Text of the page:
What do you do when information in a background check comes back false? In the case of a college student who was denied an internship based on false information in a background check, you dispute the claim. As mentioned in the article about this student, private information about workers compensation was included on a background check, as a former construction employer brought up an injury from two years ago, stating it was a pre-existing back injury that was not work related. The statement from the employer contradicted that from the student’s workers compensation claims and also information from a clinic that examined his injury. As a result of the contradiction, the student didn’t get the internship in construction management.
As information on workers compensation is supposed to be private, the former boss had given private – and false – information in a background investigation. Instead of accepting this, one with false information on a background check can dispute this claim. In the case of this particular student applying for an internship, he can take his previous employer to court for giving false information on a background check and acting with malicious intent. As information staying on his background check like this could cost him management positions permanently, disputing it and getting it resolved will help with future employment or internship opportunities for this particular student.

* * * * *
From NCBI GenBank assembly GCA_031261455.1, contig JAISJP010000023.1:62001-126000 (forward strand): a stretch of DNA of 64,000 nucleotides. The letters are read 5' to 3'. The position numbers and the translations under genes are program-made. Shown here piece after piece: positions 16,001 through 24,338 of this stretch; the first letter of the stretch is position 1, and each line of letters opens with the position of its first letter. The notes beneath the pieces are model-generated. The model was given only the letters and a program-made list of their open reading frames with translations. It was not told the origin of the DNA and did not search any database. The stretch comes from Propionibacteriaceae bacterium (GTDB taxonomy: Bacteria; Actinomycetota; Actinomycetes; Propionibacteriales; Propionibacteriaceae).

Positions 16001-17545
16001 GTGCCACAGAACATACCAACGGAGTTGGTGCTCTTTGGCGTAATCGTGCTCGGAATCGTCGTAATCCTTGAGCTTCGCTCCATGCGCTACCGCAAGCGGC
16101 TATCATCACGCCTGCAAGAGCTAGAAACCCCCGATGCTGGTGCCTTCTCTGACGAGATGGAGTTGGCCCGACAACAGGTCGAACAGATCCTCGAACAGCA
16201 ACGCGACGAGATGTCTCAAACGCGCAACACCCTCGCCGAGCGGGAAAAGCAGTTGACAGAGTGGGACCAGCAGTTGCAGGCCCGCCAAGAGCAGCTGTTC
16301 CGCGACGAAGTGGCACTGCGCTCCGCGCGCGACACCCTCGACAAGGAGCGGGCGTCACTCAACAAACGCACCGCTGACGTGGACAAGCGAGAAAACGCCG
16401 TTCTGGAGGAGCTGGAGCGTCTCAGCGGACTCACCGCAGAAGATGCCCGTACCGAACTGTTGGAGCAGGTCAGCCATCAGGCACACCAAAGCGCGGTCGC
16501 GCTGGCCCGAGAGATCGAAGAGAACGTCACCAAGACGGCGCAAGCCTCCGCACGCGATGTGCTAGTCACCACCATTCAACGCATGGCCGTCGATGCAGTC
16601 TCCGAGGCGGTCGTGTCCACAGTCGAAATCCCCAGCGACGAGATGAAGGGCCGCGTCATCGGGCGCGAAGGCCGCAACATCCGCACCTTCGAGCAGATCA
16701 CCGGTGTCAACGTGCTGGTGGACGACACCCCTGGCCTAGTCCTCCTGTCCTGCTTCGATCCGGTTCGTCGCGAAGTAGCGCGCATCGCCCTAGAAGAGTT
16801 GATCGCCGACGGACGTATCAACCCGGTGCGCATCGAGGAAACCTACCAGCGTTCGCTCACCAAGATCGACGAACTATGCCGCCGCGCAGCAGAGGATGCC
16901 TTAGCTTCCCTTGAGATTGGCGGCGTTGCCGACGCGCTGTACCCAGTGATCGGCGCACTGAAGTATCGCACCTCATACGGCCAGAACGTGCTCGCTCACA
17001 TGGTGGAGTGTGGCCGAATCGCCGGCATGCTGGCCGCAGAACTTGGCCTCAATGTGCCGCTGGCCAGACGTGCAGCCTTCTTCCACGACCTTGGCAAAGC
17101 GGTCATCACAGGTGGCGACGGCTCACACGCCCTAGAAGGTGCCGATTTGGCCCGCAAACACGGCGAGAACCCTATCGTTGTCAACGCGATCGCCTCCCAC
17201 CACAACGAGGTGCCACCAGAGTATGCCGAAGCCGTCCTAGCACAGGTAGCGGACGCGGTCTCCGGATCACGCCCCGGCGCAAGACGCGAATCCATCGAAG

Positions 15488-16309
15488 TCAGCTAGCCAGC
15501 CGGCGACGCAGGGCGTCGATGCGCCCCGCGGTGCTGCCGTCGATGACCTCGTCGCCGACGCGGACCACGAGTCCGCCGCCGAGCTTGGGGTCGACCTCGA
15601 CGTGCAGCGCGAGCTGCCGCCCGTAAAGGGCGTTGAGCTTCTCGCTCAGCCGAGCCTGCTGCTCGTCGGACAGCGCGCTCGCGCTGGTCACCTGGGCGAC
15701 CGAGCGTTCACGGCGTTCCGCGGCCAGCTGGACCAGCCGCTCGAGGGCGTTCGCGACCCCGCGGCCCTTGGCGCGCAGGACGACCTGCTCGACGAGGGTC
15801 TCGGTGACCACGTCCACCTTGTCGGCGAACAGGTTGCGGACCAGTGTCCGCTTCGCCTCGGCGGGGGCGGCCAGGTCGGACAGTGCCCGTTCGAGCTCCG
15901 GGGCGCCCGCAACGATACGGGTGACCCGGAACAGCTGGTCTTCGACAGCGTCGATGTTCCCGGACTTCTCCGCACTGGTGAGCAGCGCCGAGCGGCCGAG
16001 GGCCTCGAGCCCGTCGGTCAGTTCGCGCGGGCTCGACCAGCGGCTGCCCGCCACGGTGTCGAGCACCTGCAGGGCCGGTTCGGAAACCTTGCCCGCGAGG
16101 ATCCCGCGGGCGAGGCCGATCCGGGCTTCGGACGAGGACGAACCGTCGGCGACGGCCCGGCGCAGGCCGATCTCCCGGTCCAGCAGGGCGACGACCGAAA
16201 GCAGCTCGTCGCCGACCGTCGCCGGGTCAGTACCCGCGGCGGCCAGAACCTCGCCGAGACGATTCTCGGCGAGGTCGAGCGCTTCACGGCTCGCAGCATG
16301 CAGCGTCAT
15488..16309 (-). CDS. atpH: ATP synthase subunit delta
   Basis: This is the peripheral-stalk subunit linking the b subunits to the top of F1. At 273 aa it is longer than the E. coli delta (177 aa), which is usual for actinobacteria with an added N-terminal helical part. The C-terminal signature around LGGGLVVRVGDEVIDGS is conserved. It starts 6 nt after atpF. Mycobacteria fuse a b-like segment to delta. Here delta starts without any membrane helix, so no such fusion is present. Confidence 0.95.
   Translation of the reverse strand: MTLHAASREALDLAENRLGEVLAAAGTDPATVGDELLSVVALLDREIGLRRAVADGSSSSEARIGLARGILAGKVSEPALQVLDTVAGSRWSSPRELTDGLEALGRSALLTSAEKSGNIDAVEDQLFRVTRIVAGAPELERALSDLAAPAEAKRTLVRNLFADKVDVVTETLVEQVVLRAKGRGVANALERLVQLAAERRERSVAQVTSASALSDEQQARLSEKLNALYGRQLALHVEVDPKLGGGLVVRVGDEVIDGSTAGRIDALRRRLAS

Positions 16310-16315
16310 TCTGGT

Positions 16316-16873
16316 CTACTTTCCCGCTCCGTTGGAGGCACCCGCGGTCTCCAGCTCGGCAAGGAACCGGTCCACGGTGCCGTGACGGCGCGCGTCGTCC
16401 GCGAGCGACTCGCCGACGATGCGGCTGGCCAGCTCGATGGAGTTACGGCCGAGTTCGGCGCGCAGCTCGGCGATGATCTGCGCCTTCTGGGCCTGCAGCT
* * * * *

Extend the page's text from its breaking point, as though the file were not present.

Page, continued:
In the case of this student, he has evidence against this claim, from both a clinic stating his back injury was work-related and also from workers compensation. Not all background check disputes can be as clear, however, and, in cases of identity theft, proving that your identity has been stolen is more difficult than disproving a former employer or school that has given false or inaccurate information in regards to your background.